Dubbed RCT for “road, cross, triathlon”, this bar tape is re-usable since silicon is tacky enough without the use of adhesive. You can pull it hard and get it a bit thinner than it’s shown here, but I actually like the thickness, especially on a cross bike that gets ridden on trails. It’s easy to clean and doesn’t crawl around on the bars like other tapes do.
So far, I’ve had it for a few weeks and it’s taken its share of spills without showing any wear or tear. Time will tell how long it’ll last, or if it will replace my other favorite bar tapes – Fizik and Lizard Skin – but for now, I’m excited to have ESI products on my MTB and cross bikes.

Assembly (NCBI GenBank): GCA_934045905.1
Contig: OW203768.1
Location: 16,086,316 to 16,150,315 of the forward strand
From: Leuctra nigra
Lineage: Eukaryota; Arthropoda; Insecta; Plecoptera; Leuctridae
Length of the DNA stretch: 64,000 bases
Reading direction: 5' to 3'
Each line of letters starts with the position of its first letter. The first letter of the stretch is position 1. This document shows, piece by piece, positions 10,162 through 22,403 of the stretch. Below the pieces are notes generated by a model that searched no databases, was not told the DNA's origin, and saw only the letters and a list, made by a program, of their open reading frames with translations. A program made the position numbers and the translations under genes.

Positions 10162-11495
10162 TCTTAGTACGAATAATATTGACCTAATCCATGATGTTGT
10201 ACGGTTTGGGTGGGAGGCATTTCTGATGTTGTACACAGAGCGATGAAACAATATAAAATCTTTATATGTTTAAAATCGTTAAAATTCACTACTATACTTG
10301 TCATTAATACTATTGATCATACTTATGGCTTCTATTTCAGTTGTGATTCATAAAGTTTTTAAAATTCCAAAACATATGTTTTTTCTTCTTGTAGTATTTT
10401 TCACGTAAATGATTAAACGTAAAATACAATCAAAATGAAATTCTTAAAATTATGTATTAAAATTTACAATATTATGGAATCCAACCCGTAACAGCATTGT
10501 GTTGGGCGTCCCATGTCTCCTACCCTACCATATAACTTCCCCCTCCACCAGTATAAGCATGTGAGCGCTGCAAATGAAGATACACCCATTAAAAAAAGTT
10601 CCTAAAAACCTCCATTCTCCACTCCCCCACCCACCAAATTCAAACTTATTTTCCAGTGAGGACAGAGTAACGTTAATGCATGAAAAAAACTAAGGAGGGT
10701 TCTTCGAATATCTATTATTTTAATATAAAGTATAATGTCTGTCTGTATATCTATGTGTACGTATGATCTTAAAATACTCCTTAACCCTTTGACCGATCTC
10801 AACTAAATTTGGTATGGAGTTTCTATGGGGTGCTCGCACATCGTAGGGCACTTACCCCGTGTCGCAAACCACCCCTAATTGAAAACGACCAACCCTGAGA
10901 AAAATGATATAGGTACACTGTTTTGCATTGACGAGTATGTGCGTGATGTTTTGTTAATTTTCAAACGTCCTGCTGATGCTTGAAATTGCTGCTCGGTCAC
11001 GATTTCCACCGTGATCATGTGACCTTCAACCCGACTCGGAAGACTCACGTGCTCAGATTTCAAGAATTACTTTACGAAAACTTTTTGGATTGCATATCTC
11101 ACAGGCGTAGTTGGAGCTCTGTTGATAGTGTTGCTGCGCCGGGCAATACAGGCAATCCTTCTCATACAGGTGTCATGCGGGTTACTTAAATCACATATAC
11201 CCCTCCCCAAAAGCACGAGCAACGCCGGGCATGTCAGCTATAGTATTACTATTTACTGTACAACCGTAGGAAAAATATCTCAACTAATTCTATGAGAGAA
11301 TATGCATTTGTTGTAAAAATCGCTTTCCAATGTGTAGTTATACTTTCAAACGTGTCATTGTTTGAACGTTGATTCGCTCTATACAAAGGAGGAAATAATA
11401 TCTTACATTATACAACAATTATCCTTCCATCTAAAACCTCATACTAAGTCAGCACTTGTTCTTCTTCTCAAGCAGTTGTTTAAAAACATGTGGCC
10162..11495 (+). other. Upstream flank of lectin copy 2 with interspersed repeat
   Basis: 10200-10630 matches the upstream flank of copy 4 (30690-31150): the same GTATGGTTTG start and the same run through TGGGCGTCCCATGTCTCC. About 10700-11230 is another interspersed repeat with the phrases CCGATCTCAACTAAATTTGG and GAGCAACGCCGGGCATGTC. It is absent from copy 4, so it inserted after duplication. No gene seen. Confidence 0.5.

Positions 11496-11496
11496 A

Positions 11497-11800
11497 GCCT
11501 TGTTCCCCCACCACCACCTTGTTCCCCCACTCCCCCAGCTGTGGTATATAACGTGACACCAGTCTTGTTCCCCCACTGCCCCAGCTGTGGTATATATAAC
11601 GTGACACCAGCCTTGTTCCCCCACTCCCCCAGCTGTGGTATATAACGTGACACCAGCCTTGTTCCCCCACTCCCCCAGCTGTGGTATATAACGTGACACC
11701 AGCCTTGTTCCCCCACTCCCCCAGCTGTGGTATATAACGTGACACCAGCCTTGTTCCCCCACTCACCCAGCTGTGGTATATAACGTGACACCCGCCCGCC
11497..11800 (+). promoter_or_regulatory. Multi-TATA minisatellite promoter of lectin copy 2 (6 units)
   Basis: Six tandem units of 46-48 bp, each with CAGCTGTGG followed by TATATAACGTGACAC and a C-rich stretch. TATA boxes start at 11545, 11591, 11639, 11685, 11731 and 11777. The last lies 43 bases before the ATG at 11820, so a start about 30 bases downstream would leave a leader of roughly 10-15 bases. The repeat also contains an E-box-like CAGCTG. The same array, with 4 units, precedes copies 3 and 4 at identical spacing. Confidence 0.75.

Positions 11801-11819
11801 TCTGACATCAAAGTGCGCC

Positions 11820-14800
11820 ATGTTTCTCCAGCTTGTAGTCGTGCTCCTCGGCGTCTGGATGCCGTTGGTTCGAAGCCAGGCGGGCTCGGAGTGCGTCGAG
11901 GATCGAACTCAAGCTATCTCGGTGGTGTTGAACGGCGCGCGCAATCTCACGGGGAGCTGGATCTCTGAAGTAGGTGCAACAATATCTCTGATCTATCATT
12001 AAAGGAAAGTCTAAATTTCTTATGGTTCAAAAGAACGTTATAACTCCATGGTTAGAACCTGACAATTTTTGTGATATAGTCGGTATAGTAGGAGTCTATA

You can see just how thick this stuff is by looking at the photos below. Head over to ESI for more information!
Confidence with the Wraith Fabrication Paycheck
Words by Andre Chelliah, photos by John Watson
This is a continuation of a series of reviews, beginning with the Initial Reaction to the Wraith Fabrication Paycheck…
Now, I’ll be the first to tell you that I’m not the best off-road rider, but the Wraith Fabrication Paycheck had me feeling steezy. John says “Confidence is everything” when it comes to riding off-road, and I can now attest to that. Riding a bike you’re comfortable on, brings confidence. That makes it easy to go fast and take chances.